For more commentary on the rule proposal, see Data Collection, the SEC, and Regulation D: A Comment on Securities Act Release No. 9416 (July 10, 2013).


Amending Regulation D: General Solicitations, Empirical Evidence, and Investor Protection (Part 3)

The Commission determined in 1989 to eliminate the requirement that a Form D had to be filed in an offering under Regulation D as a condition of the exemption.  The decision was tempered by the decision to simultaneously adopt Rule 507 of Regulation D and providing the Commission with the authority to bar issuers that did not file the Form from using the exemption.  The failure of the Commission to use the Rule, however, has demonstrated that this was an insufficient mechanism for ensuring compliance.  Moreover, the analysis by DERA suggests that noncompliance with the filing requirement is rampant.

Recognizing this, the proposed reforms of Regulation D currently under consideration include a solution of sorts.  Issuers that did not meet the requirements of Rule 503 (filing a Form D and filing appropriate amendments) would be barred for a five year period from using Rule 506.  Once they came into compliance, they would be barred from using the Rule for a one year period.  

The proposal is an admission that the Rule 507 approach has not worked.  Nonetheless, there is every reason to believe that the one year "time out" will have little or no effect on the problem of noncompliance.  First, the effectiveness of the penalty is impaired by the problems of detection.  The unavailability of Rule 506 depends upon the existence of an earlier offering and noncompliance with the Form D filing requirements.  The Proposal does not explain how investors and the Commission will become aware of the earlier offering, particularly given the failure to file the Form D.  Thus, as a practical matter, issuers ineligible to use Rule 506 will nonetheless continue to rely on the exemption, with investors and the Commission unaware of its inapplicability.    

Second, the “time out” applies to subsequent offerings.  As a result, the penalty does not prevent the current offering from going forward.  For issuers unconcerned about the next offering (particularly those engaging in fraudulent practices such as pump and dumps), the prospective nature of the penalty will provide little incentive to file the Form D.  Moreover, it only applies if the “next offering” is within five years.  Issuers often will have no expectation of using the exemption within that period.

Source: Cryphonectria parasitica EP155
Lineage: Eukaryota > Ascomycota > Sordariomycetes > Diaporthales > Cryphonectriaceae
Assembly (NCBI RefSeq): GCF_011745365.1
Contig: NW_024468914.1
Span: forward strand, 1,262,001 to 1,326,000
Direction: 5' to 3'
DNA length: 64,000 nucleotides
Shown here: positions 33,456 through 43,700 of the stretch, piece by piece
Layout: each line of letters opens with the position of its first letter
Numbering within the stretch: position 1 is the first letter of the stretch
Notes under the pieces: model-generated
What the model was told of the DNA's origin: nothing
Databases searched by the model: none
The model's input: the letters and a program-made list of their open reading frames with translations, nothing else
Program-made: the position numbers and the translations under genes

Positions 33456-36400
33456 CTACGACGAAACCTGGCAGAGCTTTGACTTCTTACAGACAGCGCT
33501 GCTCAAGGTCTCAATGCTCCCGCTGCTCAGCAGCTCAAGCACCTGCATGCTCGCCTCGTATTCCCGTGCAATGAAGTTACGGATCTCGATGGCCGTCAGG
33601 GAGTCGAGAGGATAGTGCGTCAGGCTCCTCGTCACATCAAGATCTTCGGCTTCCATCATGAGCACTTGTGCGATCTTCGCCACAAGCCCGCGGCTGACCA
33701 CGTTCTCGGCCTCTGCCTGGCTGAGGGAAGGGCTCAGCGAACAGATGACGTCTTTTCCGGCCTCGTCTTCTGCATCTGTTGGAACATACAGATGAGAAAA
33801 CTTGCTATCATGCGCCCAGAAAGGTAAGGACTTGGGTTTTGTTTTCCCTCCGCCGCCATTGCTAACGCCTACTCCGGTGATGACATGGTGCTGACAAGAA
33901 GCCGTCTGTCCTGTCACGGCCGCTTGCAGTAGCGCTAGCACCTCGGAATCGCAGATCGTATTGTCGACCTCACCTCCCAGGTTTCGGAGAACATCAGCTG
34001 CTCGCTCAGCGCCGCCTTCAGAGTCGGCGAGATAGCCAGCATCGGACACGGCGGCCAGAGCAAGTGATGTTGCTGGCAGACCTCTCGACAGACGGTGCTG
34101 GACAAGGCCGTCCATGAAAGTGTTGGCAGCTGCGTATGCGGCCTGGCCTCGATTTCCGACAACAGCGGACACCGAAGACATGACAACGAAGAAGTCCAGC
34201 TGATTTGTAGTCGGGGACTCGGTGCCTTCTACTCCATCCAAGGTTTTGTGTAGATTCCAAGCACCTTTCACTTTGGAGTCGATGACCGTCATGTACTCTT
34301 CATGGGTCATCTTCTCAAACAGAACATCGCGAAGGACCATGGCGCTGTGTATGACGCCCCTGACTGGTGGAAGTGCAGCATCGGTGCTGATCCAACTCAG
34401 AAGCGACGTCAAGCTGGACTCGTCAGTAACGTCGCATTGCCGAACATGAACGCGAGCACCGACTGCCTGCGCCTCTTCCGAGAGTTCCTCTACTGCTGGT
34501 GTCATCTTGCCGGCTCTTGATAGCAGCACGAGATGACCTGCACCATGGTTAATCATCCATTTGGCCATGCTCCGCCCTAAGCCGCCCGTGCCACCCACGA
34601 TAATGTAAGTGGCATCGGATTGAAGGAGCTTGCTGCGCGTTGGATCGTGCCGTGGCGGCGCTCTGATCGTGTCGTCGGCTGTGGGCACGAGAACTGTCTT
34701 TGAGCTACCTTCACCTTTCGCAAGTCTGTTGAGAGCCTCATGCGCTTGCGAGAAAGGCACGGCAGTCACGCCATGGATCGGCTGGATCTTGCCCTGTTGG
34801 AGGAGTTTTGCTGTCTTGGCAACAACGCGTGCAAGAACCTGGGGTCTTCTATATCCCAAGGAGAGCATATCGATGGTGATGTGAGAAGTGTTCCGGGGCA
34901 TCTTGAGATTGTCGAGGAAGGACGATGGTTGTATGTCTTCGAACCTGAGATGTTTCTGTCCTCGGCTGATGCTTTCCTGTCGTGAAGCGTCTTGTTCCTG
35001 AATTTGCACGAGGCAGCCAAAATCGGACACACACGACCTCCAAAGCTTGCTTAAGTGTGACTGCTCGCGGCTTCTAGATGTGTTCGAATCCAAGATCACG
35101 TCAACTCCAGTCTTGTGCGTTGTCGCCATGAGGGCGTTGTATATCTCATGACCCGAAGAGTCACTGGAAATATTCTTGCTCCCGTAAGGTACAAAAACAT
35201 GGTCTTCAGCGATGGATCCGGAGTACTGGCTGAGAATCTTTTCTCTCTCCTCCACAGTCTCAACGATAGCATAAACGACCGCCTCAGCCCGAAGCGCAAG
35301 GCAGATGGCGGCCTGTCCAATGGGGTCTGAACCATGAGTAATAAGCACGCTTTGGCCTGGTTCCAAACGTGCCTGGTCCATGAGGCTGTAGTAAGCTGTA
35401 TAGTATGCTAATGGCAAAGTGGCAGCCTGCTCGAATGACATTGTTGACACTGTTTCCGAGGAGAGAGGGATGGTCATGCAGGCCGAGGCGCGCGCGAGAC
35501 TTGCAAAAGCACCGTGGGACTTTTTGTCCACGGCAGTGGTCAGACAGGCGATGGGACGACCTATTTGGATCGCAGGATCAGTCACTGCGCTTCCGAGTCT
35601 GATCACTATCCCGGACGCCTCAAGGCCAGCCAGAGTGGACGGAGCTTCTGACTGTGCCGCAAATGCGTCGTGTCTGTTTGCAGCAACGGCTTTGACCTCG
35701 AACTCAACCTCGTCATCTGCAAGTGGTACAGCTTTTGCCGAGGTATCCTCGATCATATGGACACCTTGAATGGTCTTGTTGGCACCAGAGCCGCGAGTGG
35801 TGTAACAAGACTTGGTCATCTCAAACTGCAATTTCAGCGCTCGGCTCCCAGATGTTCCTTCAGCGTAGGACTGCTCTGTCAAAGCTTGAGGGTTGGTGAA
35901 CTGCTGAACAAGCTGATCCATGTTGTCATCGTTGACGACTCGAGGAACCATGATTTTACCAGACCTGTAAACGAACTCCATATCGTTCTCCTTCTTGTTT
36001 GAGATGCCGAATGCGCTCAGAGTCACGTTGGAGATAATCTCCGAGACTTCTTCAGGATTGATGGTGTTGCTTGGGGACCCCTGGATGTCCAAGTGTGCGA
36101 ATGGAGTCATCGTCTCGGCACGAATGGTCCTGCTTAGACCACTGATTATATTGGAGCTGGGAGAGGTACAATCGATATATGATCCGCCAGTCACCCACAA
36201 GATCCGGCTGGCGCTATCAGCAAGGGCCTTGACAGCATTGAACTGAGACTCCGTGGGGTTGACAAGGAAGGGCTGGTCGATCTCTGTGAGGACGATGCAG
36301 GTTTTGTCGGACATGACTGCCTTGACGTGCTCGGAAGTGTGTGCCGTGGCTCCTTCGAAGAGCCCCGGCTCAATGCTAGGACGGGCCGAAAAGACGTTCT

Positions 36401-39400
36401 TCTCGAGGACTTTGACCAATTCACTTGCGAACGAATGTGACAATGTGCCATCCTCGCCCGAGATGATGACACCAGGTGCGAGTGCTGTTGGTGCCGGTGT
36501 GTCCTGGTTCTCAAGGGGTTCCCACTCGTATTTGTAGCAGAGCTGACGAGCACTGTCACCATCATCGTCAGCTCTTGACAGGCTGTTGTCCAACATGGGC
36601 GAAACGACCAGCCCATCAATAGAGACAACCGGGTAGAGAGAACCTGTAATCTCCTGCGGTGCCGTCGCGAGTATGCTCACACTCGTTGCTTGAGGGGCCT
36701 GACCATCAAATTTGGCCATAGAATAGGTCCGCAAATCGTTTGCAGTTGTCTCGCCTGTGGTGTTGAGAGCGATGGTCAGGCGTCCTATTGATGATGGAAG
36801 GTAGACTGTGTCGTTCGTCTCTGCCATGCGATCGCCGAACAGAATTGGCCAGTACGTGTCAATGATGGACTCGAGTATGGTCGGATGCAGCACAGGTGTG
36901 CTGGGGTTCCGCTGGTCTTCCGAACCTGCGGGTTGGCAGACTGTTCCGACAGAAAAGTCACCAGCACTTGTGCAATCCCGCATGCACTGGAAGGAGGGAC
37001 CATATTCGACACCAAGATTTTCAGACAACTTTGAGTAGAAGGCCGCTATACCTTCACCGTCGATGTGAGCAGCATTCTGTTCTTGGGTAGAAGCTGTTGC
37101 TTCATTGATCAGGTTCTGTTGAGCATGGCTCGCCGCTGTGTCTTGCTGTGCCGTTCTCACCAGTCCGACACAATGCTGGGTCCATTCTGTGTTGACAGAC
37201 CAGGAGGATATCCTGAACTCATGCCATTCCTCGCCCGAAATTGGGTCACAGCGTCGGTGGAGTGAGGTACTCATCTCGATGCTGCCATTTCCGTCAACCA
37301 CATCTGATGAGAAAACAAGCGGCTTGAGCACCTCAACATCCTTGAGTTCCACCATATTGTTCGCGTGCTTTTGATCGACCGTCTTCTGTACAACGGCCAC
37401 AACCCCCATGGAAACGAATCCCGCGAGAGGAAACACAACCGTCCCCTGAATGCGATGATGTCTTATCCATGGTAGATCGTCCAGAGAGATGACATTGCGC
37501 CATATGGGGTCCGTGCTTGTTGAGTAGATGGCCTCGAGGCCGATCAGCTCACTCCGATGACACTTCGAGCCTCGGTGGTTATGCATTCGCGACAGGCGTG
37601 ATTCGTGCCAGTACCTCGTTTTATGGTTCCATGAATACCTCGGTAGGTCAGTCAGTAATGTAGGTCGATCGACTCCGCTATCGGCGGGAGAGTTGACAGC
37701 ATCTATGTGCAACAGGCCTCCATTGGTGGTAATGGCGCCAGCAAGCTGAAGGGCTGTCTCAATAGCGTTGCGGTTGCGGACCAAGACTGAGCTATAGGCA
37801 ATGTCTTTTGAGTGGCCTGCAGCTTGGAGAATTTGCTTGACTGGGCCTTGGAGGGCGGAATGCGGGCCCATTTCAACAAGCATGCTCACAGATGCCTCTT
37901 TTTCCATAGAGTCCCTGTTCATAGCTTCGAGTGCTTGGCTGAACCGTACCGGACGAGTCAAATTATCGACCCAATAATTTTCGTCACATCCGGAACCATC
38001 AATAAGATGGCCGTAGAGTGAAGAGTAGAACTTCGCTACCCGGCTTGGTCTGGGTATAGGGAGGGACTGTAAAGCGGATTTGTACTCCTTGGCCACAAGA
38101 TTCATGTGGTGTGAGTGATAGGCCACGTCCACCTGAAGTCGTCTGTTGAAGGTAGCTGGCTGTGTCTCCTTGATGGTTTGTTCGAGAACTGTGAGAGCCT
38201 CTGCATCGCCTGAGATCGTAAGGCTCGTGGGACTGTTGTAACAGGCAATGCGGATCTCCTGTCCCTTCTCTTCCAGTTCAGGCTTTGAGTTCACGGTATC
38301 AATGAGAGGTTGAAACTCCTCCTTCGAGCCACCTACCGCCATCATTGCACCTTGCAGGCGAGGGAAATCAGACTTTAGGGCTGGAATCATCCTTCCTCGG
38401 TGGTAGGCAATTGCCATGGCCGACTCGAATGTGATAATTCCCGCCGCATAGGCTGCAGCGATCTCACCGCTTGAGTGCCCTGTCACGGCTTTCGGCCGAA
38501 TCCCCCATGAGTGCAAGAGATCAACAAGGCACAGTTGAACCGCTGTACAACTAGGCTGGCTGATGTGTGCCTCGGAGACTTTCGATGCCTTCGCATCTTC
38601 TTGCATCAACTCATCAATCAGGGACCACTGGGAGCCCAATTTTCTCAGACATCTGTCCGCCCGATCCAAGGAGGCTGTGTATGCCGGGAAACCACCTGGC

Third, the time out only applies to Rule 506.  Section 4(a)(2) would, for example, continue to be available, as would Regulation A, Rules 505 and 504, and intrastate exemption under Rule 147.  As a result, issuers confronting the penalty have numerous other avenues available for selling shares in an exempt offering.    

Finally, the approach presupposes that issuers are sufficiently motivated to file the Form D by the prospect of a one year delay.  In a proposal that is otherwise filled with empirical observations, this assertion is curiously unsupported.  Issuers will only be sufficiently motivated if they reasonably expect to conduct another offering within the five year period of the penalty.  The data from DERA suggests that this is often not the case.

The most effective solution would be to reinstate the requirement that conditioned the use of Regulation D upon the filing of the Form.  As a result, the Commission should simply eliminate Rule 507 and again require the filing of the Form D as a condition of the exemption.  In declining to propose this reform, the Release cited concerns with“disproportionate” consequences. Specifically, the Release noted that the approach could result in uncertainty about the applicability of the exemption “until after the offering was terminated and all filings required under Rule 503 were made.”  

The analysis, however, focused on the uncertainty that arose from a loss of the exemption arising from the failure to file a timely amendment to the Form D.  To the extent that the exemption was conditioned only upon the timely filing of the initial Form D, there would be no uncertainty.  For other requirements in Rule 503, such as the need for amendments, the Commission could apply a less severe penalty such as the proposed one year time out.  Finally, to mitigate any concerns over the possible hardship resulting from the loss of an exemption due to the failure to file a Form D, the Commission could provide for waiver under the appropriate circumstances.